# Postulates of Quantum Theory

Quantum Theory can be formulated according to a few postulates (i.e., theoretical principles based on experimental observations). The goal of this section is to introduce such principles, together with some mathematical concepts that are necessary for that purpose.R1(190) To keep the notation as simple as possible, expressions are written for a 1-dimensional system. The generalization to many dimensions is usually straightforward.

: Any system can be described by a wave function , where is a parameter representing the time and represents the coordinates of the system. Function must be continuous, single valued and square integrable.R1(57)

Note 1: As a consequence of Postulate 4, we will see that represents the probability of finding the system between and at time .

: Any observable (i.e., any measurable property of the system) can be described by an operator. The operator must be linear and hermitian.

What is an operator ? What is a linear operator ? What is a hermitian operator?

Definition 1: An operator is a mathematical entity that transforms a function into another function as follows,R4(96)

where and are functions of .

Definition 2: R1(190) An operator that represents an observable is obtained by first writing the classical expression of such observable in Cartesian coordinates (e.g., ) and then substituting the coordinate in such expression by the coordinate operator as well as the momentum by the momentum operator .

Definition 3: An operator is linear if and only if (iff),

where a and b are constants.

Definition 4: An operator is hermitian iff,         R1(164)

where the asterisk represents the complex conjugate of the expression embraced by brackets.

Definition 5: A function is an eigenfunction of iff,

where is a number called eigenvalue.

Property 1: The eigenvalues of a hermitian operator are real.R1(166)(167)

Proof: Using Definition 4, we obtain

therefore,

Since are square integrable functions, then,

Property 2: Different eigenfunctions of a hermitian operator (i.e., eigenfunctions with different eigenvalues) are orthogonal (i.e., the scalar product of two different eigenfunctions is equal to zero). Mathematically, if , and , with , then .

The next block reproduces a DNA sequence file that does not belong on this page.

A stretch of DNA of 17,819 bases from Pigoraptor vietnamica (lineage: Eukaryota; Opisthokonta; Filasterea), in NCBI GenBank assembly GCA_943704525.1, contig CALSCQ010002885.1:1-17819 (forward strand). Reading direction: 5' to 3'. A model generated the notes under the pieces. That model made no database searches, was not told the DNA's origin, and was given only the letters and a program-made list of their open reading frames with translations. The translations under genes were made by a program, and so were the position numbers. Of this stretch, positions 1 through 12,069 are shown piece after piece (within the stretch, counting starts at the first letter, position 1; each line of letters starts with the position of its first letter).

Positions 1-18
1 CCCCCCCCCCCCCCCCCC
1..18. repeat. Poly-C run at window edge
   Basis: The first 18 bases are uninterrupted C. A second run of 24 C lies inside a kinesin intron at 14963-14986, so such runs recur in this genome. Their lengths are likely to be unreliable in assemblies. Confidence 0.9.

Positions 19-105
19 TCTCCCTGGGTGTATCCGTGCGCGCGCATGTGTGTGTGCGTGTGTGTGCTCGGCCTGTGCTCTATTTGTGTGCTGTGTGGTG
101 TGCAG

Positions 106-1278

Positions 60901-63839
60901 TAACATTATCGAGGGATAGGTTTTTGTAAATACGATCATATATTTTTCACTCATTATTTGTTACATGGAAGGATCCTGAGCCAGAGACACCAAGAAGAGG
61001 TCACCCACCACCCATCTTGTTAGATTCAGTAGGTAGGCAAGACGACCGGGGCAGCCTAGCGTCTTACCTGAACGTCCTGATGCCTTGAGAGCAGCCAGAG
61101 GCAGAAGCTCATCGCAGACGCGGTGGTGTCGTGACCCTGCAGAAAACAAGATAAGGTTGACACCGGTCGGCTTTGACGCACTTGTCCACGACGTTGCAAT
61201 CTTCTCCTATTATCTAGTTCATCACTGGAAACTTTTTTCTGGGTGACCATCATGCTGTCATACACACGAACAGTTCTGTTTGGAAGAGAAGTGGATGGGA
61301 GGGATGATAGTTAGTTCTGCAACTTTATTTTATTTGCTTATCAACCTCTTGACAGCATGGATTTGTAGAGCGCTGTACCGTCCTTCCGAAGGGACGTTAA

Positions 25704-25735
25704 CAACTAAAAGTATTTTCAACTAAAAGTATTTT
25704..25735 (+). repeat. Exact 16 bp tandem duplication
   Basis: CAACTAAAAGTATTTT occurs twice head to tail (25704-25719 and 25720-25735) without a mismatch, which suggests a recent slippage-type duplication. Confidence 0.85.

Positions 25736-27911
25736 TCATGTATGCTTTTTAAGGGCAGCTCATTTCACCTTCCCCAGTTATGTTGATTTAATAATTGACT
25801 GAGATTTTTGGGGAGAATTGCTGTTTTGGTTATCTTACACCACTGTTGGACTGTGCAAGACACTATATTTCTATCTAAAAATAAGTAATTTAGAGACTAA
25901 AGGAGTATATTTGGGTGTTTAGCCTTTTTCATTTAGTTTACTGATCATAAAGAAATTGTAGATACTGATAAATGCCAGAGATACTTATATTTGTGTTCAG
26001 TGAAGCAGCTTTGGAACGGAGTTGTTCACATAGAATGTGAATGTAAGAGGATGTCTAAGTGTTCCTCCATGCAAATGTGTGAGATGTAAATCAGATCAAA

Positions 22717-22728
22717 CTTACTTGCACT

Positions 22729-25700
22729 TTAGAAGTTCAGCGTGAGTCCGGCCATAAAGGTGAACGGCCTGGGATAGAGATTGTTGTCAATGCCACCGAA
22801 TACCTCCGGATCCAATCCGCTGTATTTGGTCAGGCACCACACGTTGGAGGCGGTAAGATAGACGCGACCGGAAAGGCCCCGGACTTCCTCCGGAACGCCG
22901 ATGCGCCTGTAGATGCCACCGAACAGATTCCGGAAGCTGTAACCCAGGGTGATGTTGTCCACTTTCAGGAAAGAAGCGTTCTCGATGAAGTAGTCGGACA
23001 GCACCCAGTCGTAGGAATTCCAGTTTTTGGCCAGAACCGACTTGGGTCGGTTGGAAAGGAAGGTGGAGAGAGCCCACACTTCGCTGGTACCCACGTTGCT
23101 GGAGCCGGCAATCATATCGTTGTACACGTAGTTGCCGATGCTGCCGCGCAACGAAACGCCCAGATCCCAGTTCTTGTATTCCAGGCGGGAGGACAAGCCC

Proof:

and

Since , then .

:The only possible experimental results of a measurement of an observable are the eigenvalues of the operator that corresponds to such observable.

: The average value of many measurements of an observable , when the system is described by function , is equal to the expectation value , which is defined as follows,

: R1(191), R5(15)), R4(97) here

The eigenfunctions of a linear and hermitian operator form a complete basis set. Therefore, any function that is continuous, single valued, and square integrable can be expanded as a linear combination of eigenfunctions of a linear and hermitian operator as follows,

where are numbers (e.g., complex numbers) called expansion coefficients.

Exercise 1: Show that , when

and

Note that (according to Postulate 3) eigenvalues are the only possible experimental results of measurements of , and that (according to Postulate 4) the expectation value is the average value of many measurements of when the system is described by the expansion . Therefore, the product can be interpreted as the probability weight associated with eigenvalue (i.e., the probability that the outcome of an observation of will be ).

Hilbert-Space

According to the Expansion Postulate (together with Postulate 1), the state of a system described by the function can be expanded as a linear combination of eigenfunctions of a linear and hermitian operator (e.g., ). Usually, the space defined by these eigenfunctions (i.e., functions that are continuous, single valued and square integrable) has an infinite number of dimensions. Such space is called Hilbert-Space in honor to the mathematician Hilbert who did pioneer work in spaces of infinite dimensionality.R4(94)

A representation of in such space of functions corresponds to a vector-function,

where and are the projections of along and , respectively. All other components are omitted from the representation because they are orthogonal to the plane'' defined by and .

Continuous Representation